By Dr Benny Peiser
If global temperatures continue to rise, Antarctica’s melting glaciers will cause the oceans to rise, as well as drastic changes in climate. However, new research by British Antarctic Survey shows that Antarctica paradoxically saw a 10 percent increase in snowfall over the last 200 years.
The increase in snowfall doesn’t contradict previous estimates of ice loss around Antarctica’s coast, but it does make the picture more complicated. Previous climate change models, proposed in 2013, predicted that global sea levels would rise by a meter by the year 2100 due in part to melting Antarctic ice, but those estimates have proven to be flawed. —Outer Place, 9 April 2018
A new consistent reconstruction of the solar activity of the last 9000 years offers a more reliable estimate of the long-term evolution of the solar variability. —Chi Ju Wu et al. (2018) Astronomy & Astrophysics 5 April 2018
Following four years of trials, which saw thousands of wheat varieties tested in the unforgiving sub-Saharan heat, scientists have successfully turned what was first thought of as a “crazy idea” into a vital new food crop. With more than 1 million smallholders living along the Senegal River basin, which also runs through Mali and Mauritania, it was an important strategic area to trial the wheat. The strain of wheat can withstand constant 40C [104 degrees Fahrenheit] temperatures and has been developed by the International Centre for Research in the Dry Areas (Icarda). —Mark Hillsdon, The Guardian, 23 March 2018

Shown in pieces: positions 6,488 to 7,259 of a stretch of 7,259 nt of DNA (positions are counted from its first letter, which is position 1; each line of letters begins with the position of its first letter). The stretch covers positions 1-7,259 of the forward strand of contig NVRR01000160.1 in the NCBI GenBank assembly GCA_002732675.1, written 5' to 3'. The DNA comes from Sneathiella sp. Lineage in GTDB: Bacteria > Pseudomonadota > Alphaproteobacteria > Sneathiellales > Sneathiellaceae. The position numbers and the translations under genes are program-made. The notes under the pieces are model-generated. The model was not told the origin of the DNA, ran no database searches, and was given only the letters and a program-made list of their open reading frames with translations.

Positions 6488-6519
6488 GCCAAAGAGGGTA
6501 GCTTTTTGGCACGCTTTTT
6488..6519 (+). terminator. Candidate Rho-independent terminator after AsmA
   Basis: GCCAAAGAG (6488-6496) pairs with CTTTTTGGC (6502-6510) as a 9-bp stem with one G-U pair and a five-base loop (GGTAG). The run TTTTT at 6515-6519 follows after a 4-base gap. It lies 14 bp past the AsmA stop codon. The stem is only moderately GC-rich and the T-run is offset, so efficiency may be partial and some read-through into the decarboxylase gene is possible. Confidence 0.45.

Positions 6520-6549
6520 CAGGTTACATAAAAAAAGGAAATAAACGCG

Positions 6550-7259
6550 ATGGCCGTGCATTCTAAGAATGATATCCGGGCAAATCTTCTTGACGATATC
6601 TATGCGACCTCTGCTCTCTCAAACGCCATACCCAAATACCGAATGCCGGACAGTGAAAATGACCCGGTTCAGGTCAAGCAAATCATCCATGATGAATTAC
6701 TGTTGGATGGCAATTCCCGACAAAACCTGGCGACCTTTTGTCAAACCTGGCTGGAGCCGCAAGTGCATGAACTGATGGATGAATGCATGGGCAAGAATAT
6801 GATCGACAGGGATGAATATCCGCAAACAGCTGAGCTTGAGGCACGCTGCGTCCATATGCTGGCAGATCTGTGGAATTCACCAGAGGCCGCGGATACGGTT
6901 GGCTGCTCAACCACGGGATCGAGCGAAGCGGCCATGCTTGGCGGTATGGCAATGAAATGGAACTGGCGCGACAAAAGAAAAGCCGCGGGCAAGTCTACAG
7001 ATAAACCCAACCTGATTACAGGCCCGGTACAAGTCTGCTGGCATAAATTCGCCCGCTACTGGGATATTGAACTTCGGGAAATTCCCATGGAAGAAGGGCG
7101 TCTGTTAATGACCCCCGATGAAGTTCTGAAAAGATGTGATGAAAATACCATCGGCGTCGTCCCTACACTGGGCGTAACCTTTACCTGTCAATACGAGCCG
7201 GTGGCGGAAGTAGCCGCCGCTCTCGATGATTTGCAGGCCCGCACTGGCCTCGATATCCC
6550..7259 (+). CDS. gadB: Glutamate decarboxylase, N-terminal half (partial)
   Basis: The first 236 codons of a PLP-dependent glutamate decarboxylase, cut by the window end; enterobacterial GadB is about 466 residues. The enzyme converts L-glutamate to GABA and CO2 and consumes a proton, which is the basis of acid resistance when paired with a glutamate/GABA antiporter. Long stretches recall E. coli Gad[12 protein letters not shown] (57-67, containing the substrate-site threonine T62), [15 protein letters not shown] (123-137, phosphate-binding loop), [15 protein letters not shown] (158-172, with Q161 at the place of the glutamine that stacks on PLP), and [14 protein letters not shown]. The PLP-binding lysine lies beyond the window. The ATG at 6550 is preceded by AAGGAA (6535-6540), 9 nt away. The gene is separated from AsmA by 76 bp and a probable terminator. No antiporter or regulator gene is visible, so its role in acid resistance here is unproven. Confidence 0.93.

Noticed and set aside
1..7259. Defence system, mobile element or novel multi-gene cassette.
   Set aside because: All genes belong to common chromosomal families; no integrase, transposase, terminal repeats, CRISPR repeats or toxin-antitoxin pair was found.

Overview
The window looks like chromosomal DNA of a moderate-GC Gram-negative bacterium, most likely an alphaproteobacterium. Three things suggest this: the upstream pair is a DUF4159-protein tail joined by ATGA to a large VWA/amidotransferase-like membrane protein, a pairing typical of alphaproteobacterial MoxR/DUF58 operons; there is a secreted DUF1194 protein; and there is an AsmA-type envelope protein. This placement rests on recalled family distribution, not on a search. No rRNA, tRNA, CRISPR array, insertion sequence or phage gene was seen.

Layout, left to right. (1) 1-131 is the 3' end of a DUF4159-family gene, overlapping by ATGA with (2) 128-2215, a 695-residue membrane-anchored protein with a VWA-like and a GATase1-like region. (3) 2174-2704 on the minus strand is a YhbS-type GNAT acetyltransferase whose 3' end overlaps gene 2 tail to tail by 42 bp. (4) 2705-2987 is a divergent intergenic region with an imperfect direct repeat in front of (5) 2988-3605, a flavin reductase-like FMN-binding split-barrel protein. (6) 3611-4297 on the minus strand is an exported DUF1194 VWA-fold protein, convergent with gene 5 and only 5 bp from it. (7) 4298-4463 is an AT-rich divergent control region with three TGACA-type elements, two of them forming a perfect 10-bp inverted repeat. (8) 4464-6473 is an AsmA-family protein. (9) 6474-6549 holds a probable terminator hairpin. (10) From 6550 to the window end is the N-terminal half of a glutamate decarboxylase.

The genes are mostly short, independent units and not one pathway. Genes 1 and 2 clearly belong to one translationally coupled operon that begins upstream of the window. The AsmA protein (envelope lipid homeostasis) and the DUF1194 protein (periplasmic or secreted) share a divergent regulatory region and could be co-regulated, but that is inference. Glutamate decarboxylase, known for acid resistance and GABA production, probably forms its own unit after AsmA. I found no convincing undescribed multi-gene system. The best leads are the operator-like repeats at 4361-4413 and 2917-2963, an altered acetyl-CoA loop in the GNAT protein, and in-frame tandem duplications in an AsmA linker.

The Global Warming Policy Foundation (GWPF) has criticised Ofcom for its ruling against a BBC interview with Lord Lawson. In his interview with the BBC’s Today Programme on 10 August 2017, Lord Lawson pointed out that while some extreme events had increased, others had diminished.
Overall, however, extreme weather events had not increased according to the IPCC. Without providing any evidence to justify disputing the IPCC’s conclusions, Ofcom claimed that Lawson’s statement about the extreme weather was incorrect and not sufficiently challenged by the BBC presenter during the interview.
Ofcom, however, appears to base its ruling on information from unnamed complainants, the BBC (and possibly from other unnamed sources) without publishing that information or where it obtained it from. As a result, nobody is able to see it and judge its credibility. It did not ask Lord Lawson for any information regarding his statements. That Ofcom should judge on scientific matters without justifying their decision sets a worrying precedent concerning the oversight of journalists. —Global Warming Policy Foundation, 10 April 2018
Scientists in the Earth System Science Center (ESSC) at The University of Alabama in Huntsville (UAH) have calculated how much false warming NOAA-14 reported so the false warming could be removed from a long-term global atmospheric temperature record collected by MSU’s on satellites since mid-November 1978. —University of Alabama, Huntsville, 6 April 2018
Read more at climatechangedispatch.com
Big Increase In Antarctic Snowfall
By Jonathan Amos
Scientists have compiled a record of snowfall in Antarctica going back 200 years. The study shows there has been a significant increase in precipitation over the period, up 10%.
The effect of the extra snow locked up in Antarctica is to slightly slow a general trend in global sea-level rise. However, this mitigation is still swamped by the contribution to the height of the oceans from ice melt around the continent.Some 272 billion tonnes more snow were being dumped on the White Continent annually in the decade 2001-2010 compared with 1801-1810. This yearly extra is equivalent to twice the water volume found today in the Dead Sea.